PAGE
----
After about 3 or 4 minutes I realized I forgot the headlamp that we were required to have at Oberg aid station after 5pm. Although it was not dark out yet, I needed to get the headlamp to give back to Adam from who I had borrowed it from. Telling the J's to keep running and I'll catch up, I flew back to the aid station and grabbed my headlamp. Turned back around and started trying to catch them. Feeling more energy than I had then compared to the last 6 or so hours, I was really pushing it to try and catch up to them. I kept thinking that I should be seeing them shortly and was getting more and more worried that something had happened. I continued going on the trail that I didn't see any orange flags or blue Superior Hiking Trail signs on the trees and was beginning to get super worried. I saw some tourist taking pictures at a million dollar view and asked if they had seen 2 runners come by recently. They told me no which made me increasingly worried. I contained on a path that I was almost certain was the wrong way, in a dumb stubborn attempt to find something I knew wasn't there. Now hoping to see even anybody, I luckily found another tourist couple taking pictures and again asked if they had seen 2 runners and again the other couple said no. I asked if I was on the Superior Hiking Trail and not to my surprise they said I was not. My stomach sank as I knew after my ballstothewall attempt to catch the J's that I was only further from them and the finish. I was fortunate enough to have them be able to tell me how to get back down to the trail I needed to be on. It was super deflating at the time running back down the hills that sucked my limited remaining energy out. I kept hearing screams back from the TC running co aid station probably for the support of the 100milers passing through. Finally I got to a V in the trail and seen where I had took a wrong turn. I knew Oberg sounded familiar so in the rush of trying to catch up to the J's I followed a signed for Oberg loop rather than the little orange markers on the trail that we were supposed to follow. My high that I had experienced just 30 minutes or so ago quickly turned into a deep low. Seeing another runner on the trail, I asked how far to the finish and found out I still had 5 miles to finish. It might not have seemed difficult an hour ago, but at this point it seemed dang near impossible. At this point I was walking more than any other time during the race. I remember a runner passed me and after I thought he was out my audible range I let out a loud sign and he turns back to me and says “that’s a pretty sad moan”. I couldn’t help but laugh a little because of what he said but still was feeling completely exhausted. I couldn’t stop from thinking how I wasn’t able to finish with the other J’s and worrying about how much time I added overall. I almost considered walking to the finish, but knowing that if I had done this, I would look back in regret so I tried to run as much as possible. Another runner went past me during one of my walking sessions and I made a deal of myself to not let him get to far away from me. I was trying to leach of his energy and so would run when he did and walk when he did. This made things a little easier and definitely made me run more than I might have if I didn’t make that deal. The last few miles I felt a little dizzy and my vision was getting slow. There was many negative thoughts in my head, wondering if I should stop and lay down on the trail, and even stop running after the race. Prior to this race, I saw myself doing a 100 mile race sometime in my life but at this point, I could have bet my life that I would never be doing one. I imagined prior to the race that I would be mentally handling these moments more maturely than I was with all the negative thoughts in my head at the time. Even as I crossed the finish, there wasn’t an exhilarating feeling that I had been anticipating there would be. Jared and his family that had kindly supported us at each aid station were there and it was relieving to see him again but I still felt embarrassed for the mistake I made and was letting the pessimist inside me grow. As I was sitting eating a sandwich afterward, I realized how immature my thoughts were and how I needed to restructure my thoughts about how the race went.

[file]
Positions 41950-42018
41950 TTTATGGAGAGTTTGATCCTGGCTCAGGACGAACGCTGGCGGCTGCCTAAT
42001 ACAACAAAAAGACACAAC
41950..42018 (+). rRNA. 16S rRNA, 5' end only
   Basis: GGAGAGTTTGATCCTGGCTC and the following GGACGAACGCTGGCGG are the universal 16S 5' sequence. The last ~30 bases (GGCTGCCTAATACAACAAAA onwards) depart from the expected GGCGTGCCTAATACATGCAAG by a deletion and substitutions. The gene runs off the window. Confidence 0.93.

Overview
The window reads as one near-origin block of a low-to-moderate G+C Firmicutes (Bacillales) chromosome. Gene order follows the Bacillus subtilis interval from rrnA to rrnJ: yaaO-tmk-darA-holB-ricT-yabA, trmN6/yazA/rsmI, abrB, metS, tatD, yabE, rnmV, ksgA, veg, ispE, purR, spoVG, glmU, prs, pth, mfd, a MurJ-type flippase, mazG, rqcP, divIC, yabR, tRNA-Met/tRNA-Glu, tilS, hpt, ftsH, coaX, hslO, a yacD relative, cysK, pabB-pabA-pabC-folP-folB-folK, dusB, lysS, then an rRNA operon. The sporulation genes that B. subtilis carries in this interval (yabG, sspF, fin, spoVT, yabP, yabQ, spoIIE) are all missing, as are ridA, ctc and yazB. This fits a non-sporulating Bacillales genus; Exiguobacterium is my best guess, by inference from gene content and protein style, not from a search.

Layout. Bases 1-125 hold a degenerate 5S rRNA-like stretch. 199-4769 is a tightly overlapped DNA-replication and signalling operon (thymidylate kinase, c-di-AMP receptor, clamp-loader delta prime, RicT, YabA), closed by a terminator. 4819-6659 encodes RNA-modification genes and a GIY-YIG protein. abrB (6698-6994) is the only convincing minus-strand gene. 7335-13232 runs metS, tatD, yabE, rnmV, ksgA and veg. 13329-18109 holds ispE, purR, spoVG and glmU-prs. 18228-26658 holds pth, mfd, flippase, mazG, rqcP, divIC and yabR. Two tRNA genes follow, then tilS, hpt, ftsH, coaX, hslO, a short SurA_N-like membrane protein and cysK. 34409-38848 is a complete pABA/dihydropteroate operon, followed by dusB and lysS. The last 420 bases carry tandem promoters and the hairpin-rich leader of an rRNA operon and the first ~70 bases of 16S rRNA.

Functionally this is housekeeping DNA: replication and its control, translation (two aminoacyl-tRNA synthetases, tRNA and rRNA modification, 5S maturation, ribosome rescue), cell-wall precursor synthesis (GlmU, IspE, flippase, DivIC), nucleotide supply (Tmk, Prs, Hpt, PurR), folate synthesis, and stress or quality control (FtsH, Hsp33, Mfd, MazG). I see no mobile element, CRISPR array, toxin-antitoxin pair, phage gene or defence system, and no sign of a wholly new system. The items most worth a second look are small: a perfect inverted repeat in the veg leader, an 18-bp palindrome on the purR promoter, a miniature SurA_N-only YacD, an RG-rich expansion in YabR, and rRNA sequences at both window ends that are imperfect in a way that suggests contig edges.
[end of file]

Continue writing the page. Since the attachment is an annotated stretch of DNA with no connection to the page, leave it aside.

When some of the first people asked how the race went I felt the need to describe all the bad things that happened to justify how hard it was, but now I see myself just wanting to describe the good things. On the car ride home with Steve, I still had negative thoughts in my head, probably from exhaustion. These were similar thoughts to the first marathon I ran when I promised myself I would never run another again. I ended up signing up for another marathon later that night after my first marathon wanting that growing experience again. As I thought about the 50 mile race the day after, I was able to see the race in a different view, and realized how much I loved that vulnerable/fatigued state and realize how much I really learn about myself. Now as I sit here a couple days later, I see this race as a more extreme version of my first marathon: thinking I wasn’t going to be able to accomplish something, somehow managing to get it done, and then craving that feeling again. Looks like I will be signing up for a 100 mile race.